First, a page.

|Publication number||US7545945 B2|
|Application number||US 11/198,370|
|Publication date||Jun 9, 2009|
|Filing date||Aug 5, 2005|
|Priority date||Aug 5, 2005|
|Also published as||US8073167, US8548178, US20070297631, US20090262958, US20120076329, WO2007019194A2, WO2007019194A3|
|Publication number||11198370, 198370, US 7545945 B2, US 7545945B2, US-B2-7545945, US7545945 B2, US7545945B2|
|Original Assignee||The Research Foundation Of The State University Of New York|
|Export Citation||BiBTeX, EndNote, RefMan|
|Patent Citations (13), Referenced by (13), Classifications (6), Legal Events (4)|
|External Links: USPTO, USPTO Assignment, Espacenet|
This invention was made with Government support under R01DC005762 awarded by the National Institute of Health. The Government has certain right in the invention.
This application is related to U.S. patent application Ser. No. 09/920,664, filed Aug. 1, 2001, titled DIFFERENTIAL MICROPHONE, now issued as U.S. Pat. No. 6,788,796, and application Ser. No. 10/302,528 filed Nov. 25, 2002, titled ROBUST DIAPHRAGM FOR AN ACOUSTICAL DEVICE and U.S. patent application Ser. No. 10/691,059, filed Oct. 22, 2003, titled HIGH-ORDER DIRECTIONAL MICROPHONE DIAPHRAGM, all of which are included herein in their entirety by reference.
The invention pertains to capacitive microphones and, more particularly to capacitive microphones having rigid, silicon diaphragms with a plurality of fingers interdigitated and interacting with corresponding fingers of an adjacent, fixed frame.
A common approach for transducing the motion of a microphone diaphragm into an electronic signal is to construct a parallel-plate capacitor where a fixed electrode (usually called a back plate) is placed in close proximity to a flexible (i.e., movable) microphone diaphragm. As the flexible diaphragm moves relative to the back plate in response to varying sound pressure, the capacitance of the microphone varies. This variation in capacitance may be translated to an electrical signal using a number of well known techniques. One such method is shown in
An amplifier 110 has an input electrically connected to diaphragm 104 so as to produce an output voltage Vo in response to movement of diaphragm 104 relative to back plate 102. Because the output signal Vo is proportional to bias voltage Vb, it is desirable to make Vb as high as possible so as to maximize output signal voltage Vo of microphone 100.
Unfortunately, the bias voltage Vb exerts an electrostatic force on diaphragm 104 in the direction of the back plate. This limits the practical upper limit of the bias voltage Vb. This electrostatic force, f, is given by the equation:
where C is the capacitance of the microphone which may also be expressed:
where: ε is the permittivity of air
Combining Equations (1) and (2) yields:
It will be noted that regardless of the polarity of Vb, this electrostatic force f acts to pull diaphragm 104 towards back plate 102. If Vb is increased beyond a certain magnitude, diaphragm 104 collapses against back plate 102. In order to avoid this collapse, the diaphragm must be designed to have sufficient stiffness. Unfortunately, this requirement for diaphragm stiffness conflicts with the need for high diaphragm compliance necessary to ensure responsiveness to sound pressure.
Because in microphones of this construction, electrostatic force f does not vary linearly with x, distortion of the output signal relative to the sensed acoustic pressure typically results.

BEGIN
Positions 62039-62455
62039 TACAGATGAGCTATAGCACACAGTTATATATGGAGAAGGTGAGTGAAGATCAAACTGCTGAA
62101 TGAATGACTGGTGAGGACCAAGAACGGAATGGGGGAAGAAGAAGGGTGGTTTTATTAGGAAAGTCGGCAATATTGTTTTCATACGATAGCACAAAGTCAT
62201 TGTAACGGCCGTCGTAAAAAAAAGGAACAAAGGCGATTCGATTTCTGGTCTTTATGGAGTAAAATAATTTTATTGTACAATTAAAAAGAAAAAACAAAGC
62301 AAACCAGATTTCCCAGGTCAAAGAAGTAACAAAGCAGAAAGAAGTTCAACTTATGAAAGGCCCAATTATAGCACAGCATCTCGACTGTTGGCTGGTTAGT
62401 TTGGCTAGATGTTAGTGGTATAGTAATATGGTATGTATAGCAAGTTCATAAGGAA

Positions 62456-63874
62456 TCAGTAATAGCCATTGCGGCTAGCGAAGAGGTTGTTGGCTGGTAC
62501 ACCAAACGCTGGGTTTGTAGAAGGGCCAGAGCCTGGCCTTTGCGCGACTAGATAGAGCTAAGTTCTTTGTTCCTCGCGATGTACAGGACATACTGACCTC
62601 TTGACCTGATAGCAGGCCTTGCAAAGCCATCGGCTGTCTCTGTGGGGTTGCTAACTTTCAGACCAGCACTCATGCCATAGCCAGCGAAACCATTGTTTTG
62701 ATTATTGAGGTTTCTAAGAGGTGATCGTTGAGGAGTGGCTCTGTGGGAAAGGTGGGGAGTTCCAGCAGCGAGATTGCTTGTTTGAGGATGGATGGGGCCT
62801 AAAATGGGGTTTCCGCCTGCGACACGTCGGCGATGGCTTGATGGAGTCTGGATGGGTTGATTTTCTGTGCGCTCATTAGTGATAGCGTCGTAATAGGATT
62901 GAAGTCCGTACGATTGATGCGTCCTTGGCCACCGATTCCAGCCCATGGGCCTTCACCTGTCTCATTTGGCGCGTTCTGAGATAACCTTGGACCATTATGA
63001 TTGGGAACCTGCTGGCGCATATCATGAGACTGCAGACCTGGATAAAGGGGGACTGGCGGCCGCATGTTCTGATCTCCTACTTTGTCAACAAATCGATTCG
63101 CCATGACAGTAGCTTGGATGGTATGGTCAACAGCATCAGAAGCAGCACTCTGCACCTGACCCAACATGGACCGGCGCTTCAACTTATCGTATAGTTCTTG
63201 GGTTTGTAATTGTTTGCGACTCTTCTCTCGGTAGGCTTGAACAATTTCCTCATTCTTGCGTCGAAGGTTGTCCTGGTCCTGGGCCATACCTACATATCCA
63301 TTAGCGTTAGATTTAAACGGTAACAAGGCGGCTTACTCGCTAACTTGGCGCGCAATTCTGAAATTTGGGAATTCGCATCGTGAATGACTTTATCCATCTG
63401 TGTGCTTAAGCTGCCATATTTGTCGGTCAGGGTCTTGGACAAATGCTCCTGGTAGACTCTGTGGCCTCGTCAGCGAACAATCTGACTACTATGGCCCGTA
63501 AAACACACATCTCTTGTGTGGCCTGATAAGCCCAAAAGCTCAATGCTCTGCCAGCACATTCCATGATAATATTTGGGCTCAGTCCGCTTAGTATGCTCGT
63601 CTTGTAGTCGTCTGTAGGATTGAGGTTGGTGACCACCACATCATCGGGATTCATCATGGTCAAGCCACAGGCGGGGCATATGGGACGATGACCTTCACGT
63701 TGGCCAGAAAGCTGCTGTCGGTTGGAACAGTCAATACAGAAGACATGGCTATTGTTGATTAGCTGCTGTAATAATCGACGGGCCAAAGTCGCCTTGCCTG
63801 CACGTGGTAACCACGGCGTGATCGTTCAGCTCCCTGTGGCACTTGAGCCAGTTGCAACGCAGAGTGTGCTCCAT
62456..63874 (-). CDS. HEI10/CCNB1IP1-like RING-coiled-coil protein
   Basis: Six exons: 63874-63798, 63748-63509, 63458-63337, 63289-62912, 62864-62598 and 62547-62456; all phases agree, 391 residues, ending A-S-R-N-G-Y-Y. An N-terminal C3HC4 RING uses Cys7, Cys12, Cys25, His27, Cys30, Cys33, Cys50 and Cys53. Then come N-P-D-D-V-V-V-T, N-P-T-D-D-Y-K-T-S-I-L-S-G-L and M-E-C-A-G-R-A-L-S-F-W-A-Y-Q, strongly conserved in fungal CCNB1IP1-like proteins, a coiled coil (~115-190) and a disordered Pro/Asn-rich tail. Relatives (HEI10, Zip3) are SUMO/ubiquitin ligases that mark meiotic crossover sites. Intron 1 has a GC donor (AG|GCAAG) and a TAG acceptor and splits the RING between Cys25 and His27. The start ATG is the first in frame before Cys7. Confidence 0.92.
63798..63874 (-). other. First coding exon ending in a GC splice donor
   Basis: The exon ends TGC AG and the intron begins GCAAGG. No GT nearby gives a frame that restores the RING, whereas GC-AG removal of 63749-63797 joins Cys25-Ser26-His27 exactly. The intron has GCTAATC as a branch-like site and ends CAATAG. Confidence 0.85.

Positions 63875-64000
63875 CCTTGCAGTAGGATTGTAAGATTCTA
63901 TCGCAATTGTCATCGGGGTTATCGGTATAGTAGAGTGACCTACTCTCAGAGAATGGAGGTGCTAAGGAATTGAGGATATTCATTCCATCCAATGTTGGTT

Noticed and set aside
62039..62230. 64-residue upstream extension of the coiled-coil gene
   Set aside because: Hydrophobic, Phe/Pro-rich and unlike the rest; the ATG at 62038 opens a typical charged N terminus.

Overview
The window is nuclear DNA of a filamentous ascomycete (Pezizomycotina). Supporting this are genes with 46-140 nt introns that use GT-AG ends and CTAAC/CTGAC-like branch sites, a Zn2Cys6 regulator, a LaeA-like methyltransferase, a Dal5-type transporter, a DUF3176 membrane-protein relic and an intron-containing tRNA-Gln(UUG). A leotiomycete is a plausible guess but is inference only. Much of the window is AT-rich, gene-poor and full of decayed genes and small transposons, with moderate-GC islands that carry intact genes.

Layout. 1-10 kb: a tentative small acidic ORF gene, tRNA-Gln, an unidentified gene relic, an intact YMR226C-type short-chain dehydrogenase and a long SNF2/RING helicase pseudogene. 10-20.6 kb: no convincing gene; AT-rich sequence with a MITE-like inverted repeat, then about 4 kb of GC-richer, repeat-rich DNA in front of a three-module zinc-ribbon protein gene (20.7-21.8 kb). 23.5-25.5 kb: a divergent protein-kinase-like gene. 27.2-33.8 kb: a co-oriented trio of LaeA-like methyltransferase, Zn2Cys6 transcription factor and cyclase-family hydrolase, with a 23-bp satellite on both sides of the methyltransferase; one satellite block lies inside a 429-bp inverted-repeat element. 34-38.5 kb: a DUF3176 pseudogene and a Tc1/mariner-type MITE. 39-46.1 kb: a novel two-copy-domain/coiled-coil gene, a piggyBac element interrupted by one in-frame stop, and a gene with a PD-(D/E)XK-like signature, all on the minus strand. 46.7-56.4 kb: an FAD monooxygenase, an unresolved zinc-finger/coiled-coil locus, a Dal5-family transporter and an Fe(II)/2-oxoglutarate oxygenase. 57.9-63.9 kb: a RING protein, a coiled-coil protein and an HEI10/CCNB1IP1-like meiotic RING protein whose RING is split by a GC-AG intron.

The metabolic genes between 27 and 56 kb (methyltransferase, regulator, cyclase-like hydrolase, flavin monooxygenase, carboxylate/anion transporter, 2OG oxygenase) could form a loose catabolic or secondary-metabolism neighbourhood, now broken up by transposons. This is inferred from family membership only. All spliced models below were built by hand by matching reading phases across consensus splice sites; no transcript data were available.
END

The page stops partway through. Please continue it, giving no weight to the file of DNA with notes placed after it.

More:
Yet another problem occurs in these types of microphones. The presence of back plate 102 typically causes excessive viscous damping of the diaphragm 104. This damping is caused by the squeezing of the air in the narrow gap 106 separating the back plate 102 and the diaphragm 104.
The comb sense microphone of the present invention overcomes all of these shortcomings of microphones of the prior art.
In accordance with the present invention there is provided an ultra-miniature microphone incorporating a rigid silicon resiliently supported substrate which forms a diaphragm. A series of fingers disposed around the perimeter of the diaphragm interacts with mating fingers disposed adjacent the diaphragm fingers with a small gap in between. In other words, the fingers are interdigitated. The movement of the diaphragm fingers relative to the fixed fingers varies the capacitance, thereby allowing creation of an electrical signal responsive to a varying sound pressure at the diaphragm. Because the electrostatic force on the fingers does not have a significant dependence on the out-of-plane displacement of the diaphragm, the classic problem of attraction of the diaphragm to the back plate discussed hereinabove is effectively overcome. The diaphragm can be designed to be very compliant without creating instabilities due to electrostatic forces. The multiple fingers allow creation of a microphone having a high output voltage relative to microphones of the prior art. This, in turn, allows creation of very low noise microphones.
The diaphragm is readily formed using well-known silicon microfabrication techniques to yield low manufacturing costs.
It should be noted that many capacitive sensors utilize interdigitated comb fingers. The primary uses of this sensing approach are in silicon accelerometers and gyroscopes well known to those of skill in those arts. Such sensors generally consist of a resiliently supported proof mass that moves relative to the surrounding substrate due to the motion of the substrate. An essential feature of these constructions is that the proof mass is supported only on a small fraction of its perimeter, allowing a significant portion of the perimeter to be available for capacitive detection of the relative motion of the proof mass and the surrounding substrate through the use of comb fingers. This requirement has precluded the use of comb fingers for capacitive sensing in microphones because the typical approach to the formation of a microphone diaphragm is to construct a very thin plate that is effectively clamped along its entire perimeter. Because silicon accelerometers and gyroscopes utilize compliant hinges rather than entirely clamped perimeters, they readily permit the use of comb fingers for sensing.